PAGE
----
On the 13th of December, they held a peaceful demonstration with their homeless-to-be cows, monks and families in front of the Hungarian Parliament. Also, to make their case stronger, they issued a petition, which was signed by tens of thousand people from all over the world in a matter of days.

Indian government officials, businessmen, as well as international Hindu organizations in Europe, the United States and the United Kingdom have expressed their concern about the issue at the Hungarian Embassies in their respective countries, as well as by sending letters directly to Prime Minister Viktor Orban:

“We are deeply disappointed that Hungary, whose ardent desire for true democracy the whole world could witness and admire over twenty years ago, now is making the mistake of not protecting its citizens` equality  — and discriminates against internationally respected religious organizations.” – Hindu Forum of Europe

“The global efforts of International Society for Krishna Consciousness we represented as faith based best practices, at a recent Hindu American Seva (service) conference at the White House. Their efforts and achievements in fighting environmental problems and promoting sustainability are also well-known and valued worldwide. Their Krishna-Valley farm has brought hundreds of thousands of tourists and more international recognition for Hungary.“ - Hindu American Seva Charities

“On behalf of Hindu Forum of Britain we are requesting that you, Mr. Prime Minister, and the Parliament of Hungary rectify this situation as soon as possible. We are especially urging the Hungarian Parliament to re-establish the church status of all Hindu Groups in Hungary. Including the Society for Krishna Consciousness, which is a part of the 5000 year old Hindu Faith and a representative of the Gaudia Vaishnava Tradition.” - Hindu Forum of Britain

“On behalf of the Hindu community, we are respectfully requesting that this situation is rectified as soon as possible by repealing the legislation or amending its discriminatory provisions. We are fully convinced that the Hungarian Society for Krishna Consciousness is worthy of all your support, as it is a tremendous asset not only to the Hungarian people, but also to the international community.” - Hindu American Foundation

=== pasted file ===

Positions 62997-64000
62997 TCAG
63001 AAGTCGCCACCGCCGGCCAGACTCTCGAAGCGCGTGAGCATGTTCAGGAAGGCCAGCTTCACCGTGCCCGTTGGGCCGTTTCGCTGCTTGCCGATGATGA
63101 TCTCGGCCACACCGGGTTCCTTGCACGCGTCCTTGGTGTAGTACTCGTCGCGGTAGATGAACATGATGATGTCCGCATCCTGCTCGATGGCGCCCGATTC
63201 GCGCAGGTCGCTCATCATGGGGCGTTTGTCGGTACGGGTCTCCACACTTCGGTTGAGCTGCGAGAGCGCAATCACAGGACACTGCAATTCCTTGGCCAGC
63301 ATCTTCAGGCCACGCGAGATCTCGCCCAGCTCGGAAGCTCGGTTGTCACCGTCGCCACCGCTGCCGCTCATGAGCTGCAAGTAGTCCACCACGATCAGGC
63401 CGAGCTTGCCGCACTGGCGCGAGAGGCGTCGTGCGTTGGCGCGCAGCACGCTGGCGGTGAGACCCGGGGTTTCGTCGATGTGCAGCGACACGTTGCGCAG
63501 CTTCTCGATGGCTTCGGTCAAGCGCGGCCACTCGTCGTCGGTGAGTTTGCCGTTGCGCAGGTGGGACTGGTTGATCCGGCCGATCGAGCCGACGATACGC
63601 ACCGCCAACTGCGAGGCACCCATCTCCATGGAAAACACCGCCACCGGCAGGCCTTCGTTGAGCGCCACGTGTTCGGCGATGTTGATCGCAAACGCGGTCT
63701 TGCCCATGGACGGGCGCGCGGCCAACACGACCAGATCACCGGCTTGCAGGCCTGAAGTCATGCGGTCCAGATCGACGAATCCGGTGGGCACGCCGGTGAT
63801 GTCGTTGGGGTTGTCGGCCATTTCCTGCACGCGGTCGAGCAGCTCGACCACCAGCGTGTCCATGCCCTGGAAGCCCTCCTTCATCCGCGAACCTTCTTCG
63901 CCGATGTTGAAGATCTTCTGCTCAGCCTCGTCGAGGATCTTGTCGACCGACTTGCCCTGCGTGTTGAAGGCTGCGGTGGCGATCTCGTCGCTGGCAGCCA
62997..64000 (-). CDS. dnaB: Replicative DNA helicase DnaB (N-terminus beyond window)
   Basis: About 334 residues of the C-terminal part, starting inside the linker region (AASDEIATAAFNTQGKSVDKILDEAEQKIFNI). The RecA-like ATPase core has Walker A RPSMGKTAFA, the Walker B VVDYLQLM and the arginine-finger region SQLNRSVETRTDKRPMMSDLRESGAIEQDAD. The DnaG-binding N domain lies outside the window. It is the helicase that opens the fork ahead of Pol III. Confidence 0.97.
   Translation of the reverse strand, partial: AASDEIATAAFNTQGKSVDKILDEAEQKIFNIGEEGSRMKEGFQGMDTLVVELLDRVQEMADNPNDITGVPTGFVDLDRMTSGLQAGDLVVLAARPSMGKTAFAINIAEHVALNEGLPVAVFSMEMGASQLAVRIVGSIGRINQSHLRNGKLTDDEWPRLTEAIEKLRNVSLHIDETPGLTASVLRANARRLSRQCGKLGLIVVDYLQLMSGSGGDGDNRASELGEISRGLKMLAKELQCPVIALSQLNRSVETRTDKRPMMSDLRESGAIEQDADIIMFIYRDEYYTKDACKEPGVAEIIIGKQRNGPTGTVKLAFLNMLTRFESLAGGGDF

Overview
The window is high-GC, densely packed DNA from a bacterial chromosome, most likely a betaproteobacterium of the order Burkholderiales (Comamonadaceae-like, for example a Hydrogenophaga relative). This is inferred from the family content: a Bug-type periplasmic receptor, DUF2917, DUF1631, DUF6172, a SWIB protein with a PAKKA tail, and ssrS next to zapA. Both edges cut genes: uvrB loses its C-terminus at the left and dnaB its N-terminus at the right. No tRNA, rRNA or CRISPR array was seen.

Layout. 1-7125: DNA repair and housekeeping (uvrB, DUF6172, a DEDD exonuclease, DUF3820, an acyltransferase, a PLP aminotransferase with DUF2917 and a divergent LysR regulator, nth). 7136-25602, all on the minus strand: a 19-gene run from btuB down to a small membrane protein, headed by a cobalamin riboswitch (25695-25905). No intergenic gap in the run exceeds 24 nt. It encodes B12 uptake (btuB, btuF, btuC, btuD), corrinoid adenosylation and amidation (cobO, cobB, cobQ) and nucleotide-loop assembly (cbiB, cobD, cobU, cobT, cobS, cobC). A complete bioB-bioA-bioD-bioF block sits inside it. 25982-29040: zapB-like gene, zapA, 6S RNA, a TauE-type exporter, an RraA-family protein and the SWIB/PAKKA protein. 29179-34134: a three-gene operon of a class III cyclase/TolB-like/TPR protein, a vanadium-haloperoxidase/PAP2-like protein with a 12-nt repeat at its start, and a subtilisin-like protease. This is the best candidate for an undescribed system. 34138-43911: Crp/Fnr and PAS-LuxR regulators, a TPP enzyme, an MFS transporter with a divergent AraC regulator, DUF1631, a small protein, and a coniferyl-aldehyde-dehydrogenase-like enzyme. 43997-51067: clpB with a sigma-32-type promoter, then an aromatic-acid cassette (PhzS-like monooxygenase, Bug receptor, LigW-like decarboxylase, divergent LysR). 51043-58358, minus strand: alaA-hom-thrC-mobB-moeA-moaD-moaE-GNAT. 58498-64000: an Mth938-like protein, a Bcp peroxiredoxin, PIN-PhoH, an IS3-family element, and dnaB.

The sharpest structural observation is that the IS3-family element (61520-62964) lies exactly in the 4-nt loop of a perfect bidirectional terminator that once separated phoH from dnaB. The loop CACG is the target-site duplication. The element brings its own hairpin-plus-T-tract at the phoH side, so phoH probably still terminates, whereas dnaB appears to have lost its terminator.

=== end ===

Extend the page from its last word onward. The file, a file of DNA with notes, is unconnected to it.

With their non-confrontational, peace loving ways, Hungarian Krishna community is setting a good example in protecting religious freedom in Hungary.

Congratulations!

Jura Nanuk,
Central-European Religious Freedom Institute 

Photo by Vajda József/Nepszava




Vatican council sends Deepavali greetings to Hindus

29 11 2011

Vatican City - The Vatican Council for Interreligious Dialogue has offered its “cordial greetings” to Hindus celebrating the feast of Deepavali. The council proposed religious freedom as the answer to religiously motivated conflicts.

“May God, the source of all light, illumine your hearts, homes and communities for a life of peace and prosperity,” said the Oct. 20 message, signed by the council president Cardinal Jean-Louis Tauran and the council secretary Archbishop Pier Luigi Celata.

The three-day Deepavali celebrations begin this year on Oct. 26. They mark the beginning of a new year and are a time for Hindus to take part in family reconciliation and adoration of the divine.

The Council for Inter-religious Dialogue traditionally shares a reflection on the occasion. This year it chose the subject of religious freedom because it is at center stage in many places. The subject calls attention to “those members of our human family exposed to bias, prejudice, hate propaganda, discrimination and persecution on the basis of religious affiliation.”

Religious freedom is a fundamental human right, they said.

“When it is jeopardized or denied, all other human rights are endangered. Religious freedom necessarily includes immunity from coercion by any individual, group, community or institution,” they explained.